Compared to the bank, this job should have been harder by several magnitudes. But it wasn't.
"I had to get through eight security guards that were in the elevator lobby, not the office lobby, but the elevator lobby," Street explained.
Equipped with a forged email, Street waited until the late afternoon to make his move, the time of day where there was a lot of foot traffic in the lobby.
Striking up a conversation with a security guard, Street eventually starts talking with a person who was going up to the target's office. This conversation gave the appearance that Street belonged. To an outsider, in this case the guards operating the checkpoint, he was supposed to be accompanying the employee. This brief confusion allowed Street to obtain a security badge that included his name and picture from one of the guards. With that in hand, he was able to access to the target's floor.
He moves through the office and installs malware onto the CFO assistant's computer. His actions draw the attention of a network administrator, who confronts Street. The network administrator told Street that he had noticed a spike in network traffic coming from the assistant's computer, and came to investigate the incident.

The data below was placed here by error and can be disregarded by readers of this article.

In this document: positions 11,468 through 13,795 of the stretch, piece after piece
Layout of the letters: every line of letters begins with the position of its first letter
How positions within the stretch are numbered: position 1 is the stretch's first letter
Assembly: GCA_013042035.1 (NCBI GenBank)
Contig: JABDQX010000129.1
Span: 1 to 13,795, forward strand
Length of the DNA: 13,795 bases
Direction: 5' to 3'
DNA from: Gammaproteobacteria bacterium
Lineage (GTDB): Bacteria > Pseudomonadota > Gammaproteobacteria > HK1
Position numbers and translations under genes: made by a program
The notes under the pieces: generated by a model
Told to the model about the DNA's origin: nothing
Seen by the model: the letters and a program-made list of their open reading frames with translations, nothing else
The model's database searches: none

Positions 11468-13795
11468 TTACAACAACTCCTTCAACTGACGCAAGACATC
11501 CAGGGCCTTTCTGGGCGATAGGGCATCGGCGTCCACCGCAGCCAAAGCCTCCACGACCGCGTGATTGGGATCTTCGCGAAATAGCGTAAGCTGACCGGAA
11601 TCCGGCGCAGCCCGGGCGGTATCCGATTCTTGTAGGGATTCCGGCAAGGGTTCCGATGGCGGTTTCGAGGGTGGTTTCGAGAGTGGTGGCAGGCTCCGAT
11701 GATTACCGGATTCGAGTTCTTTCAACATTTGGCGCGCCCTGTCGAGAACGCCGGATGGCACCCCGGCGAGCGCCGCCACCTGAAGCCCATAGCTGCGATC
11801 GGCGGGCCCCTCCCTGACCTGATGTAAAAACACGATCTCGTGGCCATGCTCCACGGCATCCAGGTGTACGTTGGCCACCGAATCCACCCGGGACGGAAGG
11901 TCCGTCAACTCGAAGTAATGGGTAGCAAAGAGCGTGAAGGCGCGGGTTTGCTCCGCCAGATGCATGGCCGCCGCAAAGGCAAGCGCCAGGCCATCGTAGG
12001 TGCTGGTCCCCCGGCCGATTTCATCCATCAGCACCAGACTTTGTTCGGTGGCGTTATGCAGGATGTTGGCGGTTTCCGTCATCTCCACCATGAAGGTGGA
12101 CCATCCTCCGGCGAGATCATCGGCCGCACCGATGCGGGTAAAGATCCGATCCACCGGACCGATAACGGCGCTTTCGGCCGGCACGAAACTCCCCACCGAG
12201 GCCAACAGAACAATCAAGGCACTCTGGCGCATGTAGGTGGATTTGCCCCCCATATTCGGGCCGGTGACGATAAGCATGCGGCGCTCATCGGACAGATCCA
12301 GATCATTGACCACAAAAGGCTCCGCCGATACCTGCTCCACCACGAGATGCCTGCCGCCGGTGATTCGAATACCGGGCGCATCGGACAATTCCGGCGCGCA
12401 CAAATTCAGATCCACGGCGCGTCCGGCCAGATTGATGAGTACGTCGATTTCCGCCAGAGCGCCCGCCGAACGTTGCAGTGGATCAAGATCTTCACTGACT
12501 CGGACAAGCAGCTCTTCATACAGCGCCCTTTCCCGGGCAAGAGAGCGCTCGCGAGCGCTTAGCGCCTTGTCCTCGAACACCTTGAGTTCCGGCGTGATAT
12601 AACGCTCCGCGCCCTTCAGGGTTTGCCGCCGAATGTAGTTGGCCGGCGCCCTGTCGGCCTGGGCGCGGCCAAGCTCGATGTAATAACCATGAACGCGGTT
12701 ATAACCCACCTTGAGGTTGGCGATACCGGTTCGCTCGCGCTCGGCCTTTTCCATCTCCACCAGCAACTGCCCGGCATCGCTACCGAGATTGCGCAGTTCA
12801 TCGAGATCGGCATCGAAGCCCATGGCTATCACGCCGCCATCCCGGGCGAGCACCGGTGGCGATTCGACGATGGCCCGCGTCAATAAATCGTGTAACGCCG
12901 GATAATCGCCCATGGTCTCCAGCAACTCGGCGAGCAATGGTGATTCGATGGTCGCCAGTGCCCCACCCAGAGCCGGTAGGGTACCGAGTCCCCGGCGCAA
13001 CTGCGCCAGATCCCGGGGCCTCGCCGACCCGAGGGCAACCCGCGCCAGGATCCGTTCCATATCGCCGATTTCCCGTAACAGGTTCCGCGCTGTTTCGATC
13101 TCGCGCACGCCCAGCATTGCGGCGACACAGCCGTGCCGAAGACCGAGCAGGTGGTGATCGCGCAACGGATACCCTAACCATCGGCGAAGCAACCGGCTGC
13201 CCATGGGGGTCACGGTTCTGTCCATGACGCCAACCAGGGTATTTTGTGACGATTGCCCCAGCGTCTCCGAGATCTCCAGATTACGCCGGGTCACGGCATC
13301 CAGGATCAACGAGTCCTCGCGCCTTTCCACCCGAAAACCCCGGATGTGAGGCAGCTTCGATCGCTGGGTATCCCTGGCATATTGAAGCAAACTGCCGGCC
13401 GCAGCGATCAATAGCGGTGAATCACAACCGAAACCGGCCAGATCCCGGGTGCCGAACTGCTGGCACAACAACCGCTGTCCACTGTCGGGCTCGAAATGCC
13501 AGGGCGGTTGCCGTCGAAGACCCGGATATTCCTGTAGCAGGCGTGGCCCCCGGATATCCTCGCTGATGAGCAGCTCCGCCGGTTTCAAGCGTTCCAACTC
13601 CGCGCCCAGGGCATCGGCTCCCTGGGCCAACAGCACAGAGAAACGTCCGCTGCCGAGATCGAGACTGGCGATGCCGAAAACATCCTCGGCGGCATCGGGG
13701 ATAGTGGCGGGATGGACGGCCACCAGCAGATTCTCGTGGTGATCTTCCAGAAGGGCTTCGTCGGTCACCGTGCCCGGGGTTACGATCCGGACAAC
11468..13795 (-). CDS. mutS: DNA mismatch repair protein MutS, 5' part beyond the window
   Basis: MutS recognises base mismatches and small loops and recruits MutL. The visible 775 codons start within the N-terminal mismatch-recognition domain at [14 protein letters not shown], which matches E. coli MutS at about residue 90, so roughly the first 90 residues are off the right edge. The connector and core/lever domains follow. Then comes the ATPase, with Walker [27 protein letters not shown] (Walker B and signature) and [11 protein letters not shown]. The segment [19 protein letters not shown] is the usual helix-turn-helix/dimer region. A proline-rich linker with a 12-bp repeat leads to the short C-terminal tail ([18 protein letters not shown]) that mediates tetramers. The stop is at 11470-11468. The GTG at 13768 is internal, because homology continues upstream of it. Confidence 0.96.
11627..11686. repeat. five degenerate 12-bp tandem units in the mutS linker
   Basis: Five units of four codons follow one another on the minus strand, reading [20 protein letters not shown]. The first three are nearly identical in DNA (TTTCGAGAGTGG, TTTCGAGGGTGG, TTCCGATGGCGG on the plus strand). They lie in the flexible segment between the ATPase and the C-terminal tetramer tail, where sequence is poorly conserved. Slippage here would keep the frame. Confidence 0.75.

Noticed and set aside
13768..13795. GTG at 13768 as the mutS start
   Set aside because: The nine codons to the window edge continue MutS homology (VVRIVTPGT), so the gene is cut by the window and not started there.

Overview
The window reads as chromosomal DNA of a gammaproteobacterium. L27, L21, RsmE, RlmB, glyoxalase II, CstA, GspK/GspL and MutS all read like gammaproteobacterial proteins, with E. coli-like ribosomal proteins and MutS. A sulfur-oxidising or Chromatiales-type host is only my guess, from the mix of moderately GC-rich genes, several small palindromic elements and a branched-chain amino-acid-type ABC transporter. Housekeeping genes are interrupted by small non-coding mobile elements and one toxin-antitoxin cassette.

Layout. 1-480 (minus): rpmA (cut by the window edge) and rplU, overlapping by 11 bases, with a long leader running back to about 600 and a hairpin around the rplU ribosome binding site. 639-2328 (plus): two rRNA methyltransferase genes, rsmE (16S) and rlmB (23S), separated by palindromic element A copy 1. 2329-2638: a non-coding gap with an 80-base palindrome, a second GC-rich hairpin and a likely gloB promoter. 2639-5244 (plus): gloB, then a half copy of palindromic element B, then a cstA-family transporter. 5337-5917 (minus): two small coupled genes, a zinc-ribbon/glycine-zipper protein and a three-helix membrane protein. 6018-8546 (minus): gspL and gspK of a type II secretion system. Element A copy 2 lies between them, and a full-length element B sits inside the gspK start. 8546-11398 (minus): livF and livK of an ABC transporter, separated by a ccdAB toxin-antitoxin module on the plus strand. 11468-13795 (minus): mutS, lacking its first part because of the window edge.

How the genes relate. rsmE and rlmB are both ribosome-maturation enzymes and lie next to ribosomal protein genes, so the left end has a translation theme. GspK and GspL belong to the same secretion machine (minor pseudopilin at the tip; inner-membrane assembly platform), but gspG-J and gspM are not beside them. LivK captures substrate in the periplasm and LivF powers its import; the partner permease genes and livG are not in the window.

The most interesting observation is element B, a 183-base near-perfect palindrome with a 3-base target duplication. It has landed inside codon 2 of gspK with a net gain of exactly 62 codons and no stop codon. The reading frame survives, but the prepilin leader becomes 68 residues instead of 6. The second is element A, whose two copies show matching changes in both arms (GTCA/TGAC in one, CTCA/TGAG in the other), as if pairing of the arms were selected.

"I gave him the forged email, that basically says that I'm supposed to be there doing a surprise inspection, because the owner's not happy -- creating all this confusion. He ended up walking me to every single other machine to install the rest of the malware," Street said, adding that the administrator assumed he was supposed to be there, due to the email and the security badge obtained in the lobby.
"The only thing worse than no security, is a false sense of security."
Avoid candy and smiling faces:
As kids, most people are taught about stranger danger, and Street thinks this idea should continue into adult life, especially where information security is concerned.
"Stranger danger isn't just for kids. We should never lose that. Stranger danger in your secured area is just as relevant if you're a child on a playground, or an employee in your workspace. If you don't know who this person is, find out who they are," Street explained.
The key thing that organizations can do to help protect both the company and its employees, he said, is to arm them with information that they can use.
For example, a phone number that can be called to report something suspicious, such as an unusual email, someone walking around out of place, unusual Internet activity, even something as simple as a business process that's being done differently than it should be. Again, the key is to empower the employee and encourage them to call the number. Sure, false positives are certain, but those can be dealt with.
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